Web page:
26TH OCTOBER 2020 BY ADAM WHEELER
Dixon crowned six-time champion to outshine Newgarden victory
Josef Newgarden’s last gasp attempt to be crowned IndyCar champion could only be accomplished with a win. Anything short of victory on the streets of St Petersburg would leave almost no path to deny Scott Dixon his sixth world championship.
Newgarden, who started in eight, carved his way through the grid culminating with a spectacular two-car pass to take the lead and indeed the win. However, this wasn’t enough as Dixon was able to follow through from eleventh to finish in third place and thus the title.
“Six is good. Seven sounds better, that’s the goal,” Dixon said.
Scott Dixon’s sixth championship title takes him into IndyCar folklore, residing amongst the very best in history. He now is only one championship off the most successful IndyCar champion of all-time, A.J Foyt (7).
With victory at St Petersburg Newgarden achieved his series-best fourth win of the season. The Tennessee born two-time defending champion now loses his title but was remarkably magnanimous in defeat.
Newgarden went to victory lane to congratulate his rival.
“We weren’t good enough,”Newgarden said. “We’ll reset, we’ll hit them harder next year and I promise you, we will be in the fight.”
It is indeed incredible that it was nearly seven months ago that the 2020 season was abruptly abandoned. St Petersburg was originally scheduled to take place in March but was postponed to the last race of the season. A sold-out crowd of 20,000 spectators was the largest crowd of the whole season, which lost races in seven cities, had just one street course event with Sunday’s finale, and still managed to complete a 14-race year.
It was a finale to remember which was plagued with error-prone ending mistakes which saw three different Andretti race leaders crash out and Newgarden there to capitalise.
The start of the race was dominated by Alexander Rossi who took the lead of the race from pole sitter Will Power with an apparent down-shift issue. Power who was in a tight race for third in the final standings, then made an uncharacteristic mistake crashing into the barrier and promptly retiring from the race thereafter. The Australian threw his gloves in anger and admitted to driver error.
“I just lost it. Had a moment,”he said. “I was definitely frustrated there, making a mistake and hitting the wall. It’s my bad. It put us out of the race and that’s a bad situation.”
What followed were three cautions over 10 laps, the third on the restart of lap 47 brought out by Australian Supercar champion Scott McLaughlin who spun on his debut. The debutant collected into Rinus VeeKay, who clinched the ‘Rookie of the Year’ title on the same day his contract was renewed for a second season with Ed Carpenter Racing.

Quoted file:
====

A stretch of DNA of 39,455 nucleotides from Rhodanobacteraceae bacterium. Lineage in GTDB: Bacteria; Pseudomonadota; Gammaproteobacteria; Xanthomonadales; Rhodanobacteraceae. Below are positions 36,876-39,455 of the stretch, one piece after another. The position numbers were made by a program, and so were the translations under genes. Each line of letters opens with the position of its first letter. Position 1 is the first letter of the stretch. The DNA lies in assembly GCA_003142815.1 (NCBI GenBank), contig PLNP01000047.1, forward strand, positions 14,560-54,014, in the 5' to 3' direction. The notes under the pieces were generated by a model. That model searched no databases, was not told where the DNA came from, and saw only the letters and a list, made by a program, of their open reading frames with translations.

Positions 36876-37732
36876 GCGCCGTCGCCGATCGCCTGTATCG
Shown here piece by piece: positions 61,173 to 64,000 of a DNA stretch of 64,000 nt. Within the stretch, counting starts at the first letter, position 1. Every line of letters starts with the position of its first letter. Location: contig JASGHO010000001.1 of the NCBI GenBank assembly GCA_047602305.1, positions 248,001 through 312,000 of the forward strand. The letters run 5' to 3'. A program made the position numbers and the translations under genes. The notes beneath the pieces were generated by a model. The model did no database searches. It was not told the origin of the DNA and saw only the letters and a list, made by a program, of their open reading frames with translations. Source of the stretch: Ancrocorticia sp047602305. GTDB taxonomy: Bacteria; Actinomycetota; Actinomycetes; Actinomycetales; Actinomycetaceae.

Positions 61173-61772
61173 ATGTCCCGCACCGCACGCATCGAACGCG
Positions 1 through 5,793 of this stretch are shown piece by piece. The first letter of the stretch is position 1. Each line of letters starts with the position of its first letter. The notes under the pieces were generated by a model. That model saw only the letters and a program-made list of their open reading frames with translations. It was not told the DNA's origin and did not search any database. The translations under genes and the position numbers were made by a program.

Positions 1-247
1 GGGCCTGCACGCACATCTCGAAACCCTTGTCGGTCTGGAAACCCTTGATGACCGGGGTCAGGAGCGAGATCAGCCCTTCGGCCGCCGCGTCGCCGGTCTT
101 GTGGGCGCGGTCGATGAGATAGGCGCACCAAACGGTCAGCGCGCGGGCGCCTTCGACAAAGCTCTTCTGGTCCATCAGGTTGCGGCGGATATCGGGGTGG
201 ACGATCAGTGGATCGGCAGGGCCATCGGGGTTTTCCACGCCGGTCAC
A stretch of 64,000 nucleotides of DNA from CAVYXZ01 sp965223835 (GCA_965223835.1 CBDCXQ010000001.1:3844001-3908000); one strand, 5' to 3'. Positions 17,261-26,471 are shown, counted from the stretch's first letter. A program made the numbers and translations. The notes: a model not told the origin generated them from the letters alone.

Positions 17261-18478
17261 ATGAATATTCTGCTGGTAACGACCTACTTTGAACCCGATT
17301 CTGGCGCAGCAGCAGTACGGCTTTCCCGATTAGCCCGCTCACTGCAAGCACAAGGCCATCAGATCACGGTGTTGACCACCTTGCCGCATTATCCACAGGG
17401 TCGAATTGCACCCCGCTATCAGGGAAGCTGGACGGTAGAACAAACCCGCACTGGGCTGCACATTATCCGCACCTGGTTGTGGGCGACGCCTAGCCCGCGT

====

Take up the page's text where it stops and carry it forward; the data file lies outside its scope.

Despite the crash and ultimately finishing in 22nd, McLaughlin hailed his experience in IndyCar as an exciting one:
“Awesome. Far out. The best day of my life, besides my wedding,”
After the first round of pit stops, it seemed Alexander Rossi was in control of the race followed by his two Andretti teammates Colton Herta and James Hinchliffe. However, Rossi went into a spin on lap 70 collecting both the
Rossi had been determined to extend a streak of at least one win a season that dates to 2006 when was Skip Barber’s youngest champion at 14-year-old.
His long and frustrating season ended with a 21st-place finish for the Andretti Autosport driver.
“Just lost it. It sucks, this is the first time I’ve crashed while leading,” Rossi said.
Chaos continued when Marco Andretti, who had magnificently fought his way from near the back to seventh, spun while racing for the final spot in IndyCar’s bonus programme which would have gifted an extra $1 billion to the Andretti team.
Moreover, there was a spin for Andretti’s James Hinchliffe who had been running in the top three for most of the race.
In a bizarre turn of events, the pace car which had been used for an unusually high number of caution laps reported it was on low fuel. Quickly after that, Andretti’s Colton Herta, who had inherited the lead from both Rossi and Hinchliffe spun making it a day to forget for the Andretti Autosport team.
Newgarden took control soon after, but soon had the McLaren SP driver of Pato O’Ward on his tail. Unfortunately, the Mexican could not gain on the American who stretched his lead to nearly 5 seconds by the chequered flag. O’Ward eventually settled for second.
All the earlier attrition helped Dixon slip through the field to third. There was nothing Newgarden could do, even on a day he did everything he had to, to deny Dixon a sixth championship.
Dixon, a 40-year-old considered the best of his generation, ranks third on IndyCar’s all-time wins list behind A.J. Foyt. His first title was in 2003, his first season with Chip Ganassi Racing, and his latest championship comes as the team has welcomed NASCAR’s seven-time champion Jimmie Johnson to the organization.
Colton Herta was able to finish the season in third in front of Pato O’Ward, who in his first full IndyCar season, finished fourth in the standings.
1. Josef Newgarden
2. Pato O’Ward
3. Scott Dixon
4. Sebastien Bourdais
5. Ryan Hunter-Reay
6. Simon Pagenaud
7. Marcus Ericsson
8. Charlie Kimball
9. Graham Rahal
10. Takuma Sato
11. Colton Herta
12. Max Chilton
13. Alex Palou
14. James Hinchcliffe
15. Rinus VeeKay
16. Oliver Askew
17. Conor Daly
18. Felix Rosenqvist
19. Jack Harvey
20. Marco Andretti
21. Alexander Rossi
22. Scott McLaughlin
23. Santino Ferrucci
24. Will Power